The top 10 picks on Jonathan Gold's 101 Best Restaurants in L.A. list
Oct 24, 2017 | 8:00 AM
Jonathan Gold’s new 101 list is finally here. The fifth edition of The Times restaurant critic’s 101 Best Restaurants is now available for subscribers. This year, we have a new map, new photography and, best of all, lots of new restaurants — including a new No. 1 restaurant. (Want to talk about that? Tune in to Gold’s weekly live chat, Wednesday at noon.)
If you like to carry around the print version in your car, as some of us do, it will be in the paper on your doorstep on Sunday. Meanwhile, here are Gold’s top 10 for 2017:
Let us address the spaceship in the docking port here — not everybody is going to be ecstatic that we are naming Vespertine the best restaurant in Los Angeles. The entire experience at Vespertine, from the lack of right angles in the dining room, to the throbbing four-note soundtrack, to the overwhelming abstraction of the food, to the stunning cost of dinner, is going to drive many of you insane. Yet looked at as an artwork, where the architect Eric Owen Moss, the ceramicist Ryota Aoki and the musicians in the post-rock band This Will Destroy You are as vital to the experience as the chef, Vespertine is in its way perfect.
Providence occupied the No. 1 slot each of the last four years, and it was tempting to put it there again. Michael Cimarusti does everything that a great chef should. Much of the fish he uses is local and sustainable, obtained through a Dock to Dish program he helped to set up. Cooks are awed by the rigor of his kitchen. His commitment to local flavors — not just yellowtail, rockfish and sea urchin but also Asian notes that find their way into his dishes as naturally as the expected European ones — and the flow of his menus (geoduck and oyster with Vietnamese basil, local squid with the Japanese pepper paste yuzu kosho, abalone with sunchoke, rockfish with cranberry beans) reflect Los Angeles not just as a great port city but also as part of a specific ecosystem, a unique intersection of land and sea.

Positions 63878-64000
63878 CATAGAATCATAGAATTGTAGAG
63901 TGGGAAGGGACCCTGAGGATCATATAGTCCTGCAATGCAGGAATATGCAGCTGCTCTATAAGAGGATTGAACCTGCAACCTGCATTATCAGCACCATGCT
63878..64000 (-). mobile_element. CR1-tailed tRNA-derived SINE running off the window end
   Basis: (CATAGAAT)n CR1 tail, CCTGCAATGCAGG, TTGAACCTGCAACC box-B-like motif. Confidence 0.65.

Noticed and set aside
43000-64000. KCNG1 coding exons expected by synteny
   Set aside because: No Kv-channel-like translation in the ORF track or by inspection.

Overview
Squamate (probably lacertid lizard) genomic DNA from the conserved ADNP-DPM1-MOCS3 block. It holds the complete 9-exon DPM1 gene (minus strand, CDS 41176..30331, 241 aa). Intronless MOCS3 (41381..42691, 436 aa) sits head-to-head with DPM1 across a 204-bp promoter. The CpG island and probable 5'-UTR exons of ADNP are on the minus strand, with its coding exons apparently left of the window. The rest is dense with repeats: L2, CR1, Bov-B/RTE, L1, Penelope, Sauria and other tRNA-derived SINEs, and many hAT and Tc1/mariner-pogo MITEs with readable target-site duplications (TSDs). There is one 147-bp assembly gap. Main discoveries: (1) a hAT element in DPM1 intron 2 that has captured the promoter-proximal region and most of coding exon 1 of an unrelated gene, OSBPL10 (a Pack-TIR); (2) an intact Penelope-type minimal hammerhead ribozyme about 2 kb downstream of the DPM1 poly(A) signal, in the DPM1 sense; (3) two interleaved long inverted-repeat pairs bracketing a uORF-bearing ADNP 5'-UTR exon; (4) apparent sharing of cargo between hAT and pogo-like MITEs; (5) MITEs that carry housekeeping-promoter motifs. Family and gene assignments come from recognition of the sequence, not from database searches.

Wolfgang Puck taught the world what it means to be a Los Angeles chef. At Ma Maison, he helped invent the modern template of the entertainment industry restaurant. At the original Spago on the Sunset Strip, he created what later became known as casual fine dining, a movement that 35 years later still dominates the restaurant world. He jump-started fusion cooking, modern grill cooking, gourmet pizza and the gastropub. The current Spago, in Beverly Hills, has defined fine dining in Los Angeles for the last two decades.
Every time I drop by Lukshon, I’m consumed by the same thought: Sang Yoon still may be the most underachieving chef in America, a man who will spend a thousand hours developing a perfect dan dan mian and then dump it from his menu because he got bored, or tinker on his fermented XO sauce the way your cousin Gabe works on his old Corvette. He still serves a Burmese fermented tea leaf salad made with Marcona almonds as well as crunchy beans, garnished with barely cooked prawns; and raw butterfish pushed toward Thailand with a dusting of blast-frozen coconut milk. Someday, Yoon may decide to streamline all this into a $150 tasting menu. Until then, Lukshon is almost a bargain.
5. Taco Maria
If you were going to write a novel about 2017 Orange County, Taco Maria might be a good place to start. Young cook from a Mexican-restaurant family leaves home to work in a famous modernist kitchen, and returns to run a taco truck, which quickly leads to a tasting-menu restaurant in a comically overwrought hipster mall, then fame for the chef’s breathtaking “Chicano cuisine.” It’s straight out of Jonathan Franzen. But while it is easy to dismiss the perfection of Carlos Salgado’s narrative, it is far more difficult to dismiss his food.